48‘Unless you people see signs and wonders,’ Jesus told him, ‘you will never believe.’

Jesus does not address the man only. He addresses the whole group he has been talking about—the whole region of his own hometown. And now he says clearly what their problem is.

You are sign-seekers. You are “wonder-worshipers.” You say you believe, but your belief—like those folks in Jerusalem —is not real belief that honours me. We can call it belief, but it’s not the kind that unites you to me as one who sees and treasures me as the Son of God full of grace and truth. In fact, it dishonours me.

This explains the statement that a prophet has no honour in his own home area and yet is welcomed.

But now what about this official? Was he in that crowd who believed but didn’t believe? Believed as a sign-seeker, but not as a Saviour-seeker? A lover of Jesus’ power, but not a lover of his person?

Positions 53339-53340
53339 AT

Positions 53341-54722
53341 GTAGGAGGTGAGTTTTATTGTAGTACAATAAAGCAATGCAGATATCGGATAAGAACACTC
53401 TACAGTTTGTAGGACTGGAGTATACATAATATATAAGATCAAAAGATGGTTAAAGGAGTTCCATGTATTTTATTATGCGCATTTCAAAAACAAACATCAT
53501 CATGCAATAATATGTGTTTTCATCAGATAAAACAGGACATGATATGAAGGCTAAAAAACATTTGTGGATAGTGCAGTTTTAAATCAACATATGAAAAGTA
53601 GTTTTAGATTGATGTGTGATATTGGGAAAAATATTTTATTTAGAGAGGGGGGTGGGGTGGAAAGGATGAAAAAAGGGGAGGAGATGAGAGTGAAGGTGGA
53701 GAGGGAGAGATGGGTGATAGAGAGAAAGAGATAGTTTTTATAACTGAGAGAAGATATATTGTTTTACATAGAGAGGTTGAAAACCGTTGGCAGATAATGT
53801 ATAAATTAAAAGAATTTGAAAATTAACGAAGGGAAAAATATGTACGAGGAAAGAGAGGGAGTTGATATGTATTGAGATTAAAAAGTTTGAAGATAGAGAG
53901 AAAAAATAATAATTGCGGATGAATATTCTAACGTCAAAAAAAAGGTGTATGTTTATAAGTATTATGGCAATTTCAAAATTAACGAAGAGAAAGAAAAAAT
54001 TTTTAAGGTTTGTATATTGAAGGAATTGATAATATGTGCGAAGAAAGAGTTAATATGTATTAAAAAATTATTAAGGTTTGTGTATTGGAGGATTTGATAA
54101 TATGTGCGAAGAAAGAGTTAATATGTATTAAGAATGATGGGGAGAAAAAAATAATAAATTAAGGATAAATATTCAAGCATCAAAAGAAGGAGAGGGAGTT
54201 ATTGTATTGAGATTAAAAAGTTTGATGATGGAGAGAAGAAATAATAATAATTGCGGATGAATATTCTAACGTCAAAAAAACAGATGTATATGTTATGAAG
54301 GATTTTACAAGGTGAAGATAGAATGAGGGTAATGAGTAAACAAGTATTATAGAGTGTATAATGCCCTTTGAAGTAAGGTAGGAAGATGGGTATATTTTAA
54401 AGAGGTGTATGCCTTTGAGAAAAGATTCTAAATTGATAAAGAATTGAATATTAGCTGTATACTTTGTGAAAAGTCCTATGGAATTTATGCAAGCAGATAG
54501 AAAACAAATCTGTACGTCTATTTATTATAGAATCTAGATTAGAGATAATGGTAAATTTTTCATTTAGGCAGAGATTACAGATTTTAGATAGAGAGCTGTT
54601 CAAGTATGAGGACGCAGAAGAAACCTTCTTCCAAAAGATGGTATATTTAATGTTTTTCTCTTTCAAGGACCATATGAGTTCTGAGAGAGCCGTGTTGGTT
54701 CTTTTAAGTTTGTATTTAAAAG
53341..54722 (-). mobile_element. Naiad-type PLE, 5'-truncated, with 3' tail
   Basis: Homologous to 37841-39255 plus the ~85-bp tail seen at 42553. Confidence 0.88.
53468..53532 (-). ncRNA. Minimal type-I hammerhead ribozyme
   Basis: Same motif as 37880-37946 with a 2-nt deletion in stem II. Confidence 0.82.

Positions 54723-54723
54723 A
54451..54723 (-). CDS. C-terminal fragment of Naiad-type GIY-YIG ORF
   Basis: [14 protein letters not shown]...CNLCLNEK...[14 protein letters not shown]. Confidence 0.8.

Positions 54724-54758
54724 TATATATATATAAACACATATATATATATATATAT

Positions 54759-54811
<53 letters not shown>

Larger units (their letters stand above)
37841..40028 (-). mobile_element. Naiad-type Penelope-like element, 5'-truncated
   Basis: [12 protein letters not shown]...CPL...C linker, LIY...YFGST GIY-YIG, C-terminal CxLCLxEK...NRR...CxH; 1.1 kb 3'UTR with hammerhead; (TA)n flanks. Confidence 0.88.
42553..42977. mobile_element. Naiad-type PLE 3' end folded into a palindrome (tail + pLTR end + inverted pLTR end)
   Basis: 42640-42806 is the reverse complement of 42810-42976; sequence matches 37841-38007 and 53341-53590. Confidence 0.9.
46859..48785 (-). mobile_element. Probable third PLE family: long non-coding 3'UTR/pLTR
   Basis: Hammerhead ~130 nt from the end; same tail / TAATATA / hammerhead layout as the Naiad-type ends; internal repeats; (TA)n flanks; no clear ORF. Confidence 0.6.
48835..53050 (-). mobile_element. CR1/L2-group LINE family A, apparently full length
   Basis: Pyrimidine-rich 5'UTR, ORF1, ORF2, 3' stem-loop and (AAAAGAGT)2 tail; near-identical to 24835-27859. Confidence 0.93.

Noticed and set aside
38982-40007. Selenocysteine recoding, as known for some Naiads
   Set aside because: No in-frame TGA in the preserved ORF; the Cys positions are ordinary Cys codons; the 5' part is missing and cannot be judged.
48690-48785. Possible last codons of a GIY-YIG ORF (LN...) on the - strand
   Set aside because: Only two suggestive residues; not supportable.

Is Jesus testing him? The official is asking for a miracle for his dying son in an environment where people love to see miracles. And he seems to be asking for the same reason any unbelieving person would love to see a miracle—I have a health need, fix it. Not: I have sin, forgive it, and give me power to live for you.

Unbelievers don’t love God; they use God. So Jesus bluntly says to the man—it says that Jesus said “to him” (verse 48)—that he and the other Galileans are sign-seekers: “Unless you see signs and wonders you will not believe.”

49 The royal official said, ‘Sir, come down before my child dies.’

He doesn’t even comment on it. He simply repeats his request. Neither Jesus nor John comments on the man’s sincerity. Jesus simply gives him a gift.